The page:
Different Takes: Transplant Patients Still Fear Covid Risk; Nepal Needs US Help Acquiring Vaccines
Opinion writers weigh in on these covid, vaccine and mask issues.
COVID Honor System Won't Protect Transplant Patients Like My Mother
Mask mandates are now again illegal in Texas. Gov. Greg Abbott recently decreed that government entities cannot require masks, and municipalities can't impose their own mandates without falling afoul of the law. Texas is not alone. Several other states, including Illinois and South Carolina, loosened mask requirements after the Centers for Disease Control and Prevention said fully vaccinated people can "resume activities" unmasked. You could almost hear a collective sigh of relief, tinged with some confusion, when the CDC proclamation went viral. Soon enough, parents of young children who can't yet get vaccinated protested this hasty unmasking. We need to listen to them. But we also need to listen to those in even higher risk populations who can receive vaccines but whose drug regimen reduces the shots' effectiveness. (Heather Houser, 5/26)
In 'Vaccine Apartheid,' Nepal Is Ground Zero. It Needs U.S. Help
The world has reached the era of Covid-19 “vaccine apartheid.” That was the warning this week from World Health Organization Director-General Tedros Adhanom Ghebreyesus. Nepal is now ground zero. Nepal has surpassed India in terms of Covid-19 deaths per capita, and is far ahead of other south Asian countries. About 40% of Covid-19 tests are coming back positive. With fewer than 2,000 ICU beds and 600 ventilators for a population of 30 million, Nepal’s health care system is collapsing. (Gagan K. Thapa and Duncan Maru, 5/26)
How COVID Changed Science
Rarely in recent memory has the world faced such an immediate and widespread global threat as complex as COVID-19. In its face, a select few have risen to the occasion, none more cherished and admired perhaps than the health care workers staffing the front lines. But standing close behind them in the trenches are the scientists and researchers who are among the very few who truly understand the scope of our evolutionary battle with the virus. Since the start of the pandemic, our scientists have acted with unprecedented speed and coordinated action to deliver us an armamentarium of medical weaponry to confront this global threat. (William A. Haseltine, 5/25)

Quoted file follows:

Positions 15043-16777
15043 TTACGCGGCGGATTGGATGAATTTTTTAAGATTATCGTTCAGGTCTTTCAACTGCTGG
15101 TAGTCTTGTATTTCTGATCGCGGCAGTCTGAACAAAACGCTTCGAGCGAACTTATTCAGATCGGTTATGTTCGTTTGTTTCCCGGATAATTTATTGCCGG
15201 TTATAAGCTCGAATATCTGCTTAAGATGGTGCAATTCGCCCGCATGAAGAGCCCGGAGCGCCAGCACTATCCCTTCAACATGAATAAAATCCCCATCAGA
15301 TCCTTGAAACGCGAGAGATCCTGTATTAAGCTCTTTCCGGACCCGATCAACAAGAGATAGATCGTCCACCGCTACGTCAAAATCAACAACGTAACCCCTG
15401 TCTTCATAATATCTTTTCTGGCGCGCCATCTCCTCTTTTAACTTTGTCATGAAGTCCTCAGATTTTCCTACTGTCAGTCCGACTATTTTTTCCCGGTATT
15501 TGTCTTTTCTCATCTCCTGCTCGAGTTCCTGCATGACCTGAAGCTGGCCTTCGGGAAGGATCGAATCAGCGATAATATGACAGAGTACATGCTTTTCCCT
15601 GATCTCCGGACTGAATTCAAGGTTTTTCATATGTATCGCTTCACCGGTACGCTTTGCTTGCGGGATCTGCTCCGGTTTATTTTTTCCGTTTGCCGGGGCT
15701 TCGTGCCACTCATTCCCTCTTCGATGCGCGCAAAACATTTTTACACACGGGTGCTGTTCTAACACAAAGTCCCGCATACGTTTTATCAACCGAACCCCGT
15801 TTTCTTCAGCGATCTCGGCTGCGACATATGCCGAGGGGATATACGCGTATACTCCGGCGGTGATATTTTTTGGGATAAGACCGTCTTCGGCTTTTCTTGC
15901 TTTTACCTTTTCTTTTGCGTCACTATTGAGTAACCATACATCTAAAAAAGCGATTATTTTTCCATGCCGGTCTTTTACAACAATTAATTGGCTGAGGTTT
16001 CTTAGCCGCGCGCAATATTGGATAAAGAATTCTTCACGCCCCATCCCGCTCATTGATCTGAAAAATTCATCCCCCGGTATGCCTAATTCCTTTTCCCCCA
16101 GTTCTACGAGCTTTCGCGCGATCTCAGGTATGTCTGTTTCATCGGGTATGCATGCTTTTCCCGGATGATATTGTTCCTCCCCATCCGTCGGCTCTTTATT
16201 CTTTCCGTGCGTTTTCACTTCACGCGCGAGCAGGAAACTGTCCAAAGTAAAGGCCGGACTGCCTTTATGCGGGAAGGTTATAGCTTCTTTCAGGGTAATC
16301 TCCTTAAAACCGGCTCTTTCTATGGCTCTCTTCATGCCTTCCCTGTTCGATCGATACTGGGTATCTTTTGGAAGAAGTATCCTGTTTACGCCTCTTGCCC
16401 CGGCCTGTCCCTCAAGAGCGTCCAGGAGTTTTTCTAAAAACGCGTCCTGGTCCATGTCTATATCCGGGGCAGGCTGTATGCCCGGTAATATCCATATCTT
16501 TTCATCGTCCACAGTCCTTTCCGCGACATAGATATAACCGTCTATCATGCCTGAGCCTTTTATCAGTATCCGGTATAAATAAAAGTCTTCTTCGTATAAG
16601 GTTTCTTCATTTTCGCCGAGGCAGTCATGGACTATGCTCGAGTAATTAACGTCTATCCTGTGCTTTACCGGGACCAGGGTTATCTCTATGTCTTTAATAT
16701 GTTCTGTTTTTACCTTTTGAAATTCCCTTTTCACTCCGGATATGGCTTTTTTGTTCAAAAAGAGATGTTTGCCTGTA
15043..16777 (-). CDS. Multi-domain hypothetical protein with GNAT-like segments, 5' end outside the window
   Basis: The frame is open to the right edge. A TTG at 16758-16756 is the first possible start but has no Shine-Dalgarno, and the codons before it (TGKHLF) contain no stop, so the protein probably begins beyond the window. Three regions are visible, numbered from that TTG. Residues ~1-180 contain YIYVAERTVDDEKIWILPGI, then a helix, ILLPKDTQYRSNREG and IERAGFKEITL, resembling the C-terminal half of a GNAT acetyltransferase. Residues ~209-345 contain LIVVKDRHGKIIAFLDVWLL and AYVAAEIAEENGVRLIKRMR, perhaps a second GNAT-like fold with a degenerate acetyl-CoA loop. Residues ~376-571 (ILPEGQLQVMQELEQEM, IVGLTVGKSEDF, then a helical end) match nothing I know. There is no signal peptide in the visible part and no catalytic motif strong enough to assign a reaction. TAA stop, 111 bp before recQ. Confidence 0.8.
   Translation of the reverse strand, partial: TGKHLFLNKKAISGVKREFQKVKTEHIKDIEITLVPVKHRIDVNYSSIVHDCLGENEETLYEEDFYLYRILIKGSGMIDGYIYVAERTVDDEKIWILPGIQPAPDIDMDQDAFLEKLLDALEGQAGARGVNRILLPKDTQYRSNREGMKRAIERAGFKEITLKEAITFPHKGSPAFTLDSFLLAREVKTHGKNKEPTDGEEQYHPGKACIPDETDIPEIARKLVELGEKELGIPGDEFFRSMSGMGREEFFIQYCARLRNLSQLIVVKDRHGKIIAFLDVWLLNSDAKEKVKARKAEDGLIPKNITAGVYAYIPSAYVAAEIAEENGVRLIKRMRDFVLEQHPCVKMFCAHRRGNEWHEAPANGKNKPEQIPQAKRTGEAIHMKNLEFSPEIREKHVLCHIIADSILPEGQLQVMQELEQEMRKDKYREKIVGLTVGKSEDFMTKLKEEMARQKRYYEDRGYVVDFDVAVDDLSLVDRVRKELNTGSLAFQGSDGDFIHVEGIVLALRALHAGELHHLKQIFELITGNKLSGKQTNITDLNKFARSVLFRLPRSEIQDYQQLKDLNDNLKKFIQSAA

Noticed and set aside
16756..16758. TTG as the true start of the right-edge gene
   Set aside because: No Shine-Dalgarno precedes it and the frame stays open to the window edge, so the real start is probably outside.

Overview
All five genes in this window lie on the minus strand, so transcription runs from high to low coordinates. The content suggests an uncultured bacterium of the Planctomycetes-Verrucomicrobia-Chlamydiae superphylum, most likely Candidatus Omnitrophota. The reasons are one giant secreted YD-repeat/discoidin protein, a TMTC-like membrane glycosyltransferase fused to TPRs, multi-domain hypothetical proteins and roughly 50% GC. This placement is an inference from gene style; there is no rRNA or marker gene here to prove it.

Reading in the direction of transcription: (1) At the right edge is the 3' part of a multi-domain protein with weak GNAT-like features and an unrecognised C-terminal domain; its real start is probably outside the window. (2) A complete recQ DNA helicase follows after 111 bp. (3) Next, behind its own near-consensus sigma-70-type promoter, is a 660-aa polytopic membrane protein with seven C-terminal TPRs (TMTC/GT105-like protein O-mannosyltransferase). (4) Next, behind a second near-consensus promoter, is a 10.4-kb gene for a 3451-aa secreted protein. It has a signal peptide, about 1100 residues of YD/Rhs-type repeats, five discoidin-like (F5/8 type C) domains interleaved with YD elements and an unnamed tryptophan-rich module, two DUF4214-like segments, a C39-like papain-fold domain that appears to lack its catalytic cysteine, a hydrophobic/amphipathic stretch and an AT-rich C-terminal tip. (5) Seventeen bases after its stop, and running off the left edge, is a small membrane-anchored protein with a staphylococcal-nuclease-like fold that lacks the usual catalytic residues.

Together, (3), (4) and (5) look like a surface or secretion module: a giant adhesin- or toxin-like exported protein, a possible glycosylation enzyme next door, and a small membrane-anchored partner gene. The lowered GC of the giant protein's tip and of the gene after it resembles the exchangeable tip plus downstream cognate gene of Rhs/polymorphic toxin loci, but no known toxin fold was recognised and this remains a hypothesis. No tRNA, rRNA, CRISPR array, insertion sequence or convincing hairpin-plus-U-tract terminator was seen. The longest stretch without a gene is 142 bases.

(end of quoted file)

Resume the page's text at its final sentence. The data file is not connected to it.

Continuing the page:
Waiving Covid-19 Vaccine Patents Won't Get Shots In Arms Faster. It Slows Down New Vaccines
WTO director-general Ngozi Okonjo-Iweala said on Friday that a full waiver of companies' Covid-19 vaccine patents under the World Trade Organization's auspices — sought by many developing countries and supported by President Joe Biden to combat disproportionate access to the therapies — will not be enough to speed up the provision of vaccines to countries where it is lagging. On that small point, at least, we agree: The nations that spearheaded the petition to waive the patent rights at the WTO, India and South Africa, have been unable to provide any evidence that the international system of respecting intellectual property rights under the law have impeded the development, production or distribution of Covid-19 vaccines and treatments. (David J. Kappos and Paul R. Michel, 5/25)
Pandemic Risk Assessments Are Never Objective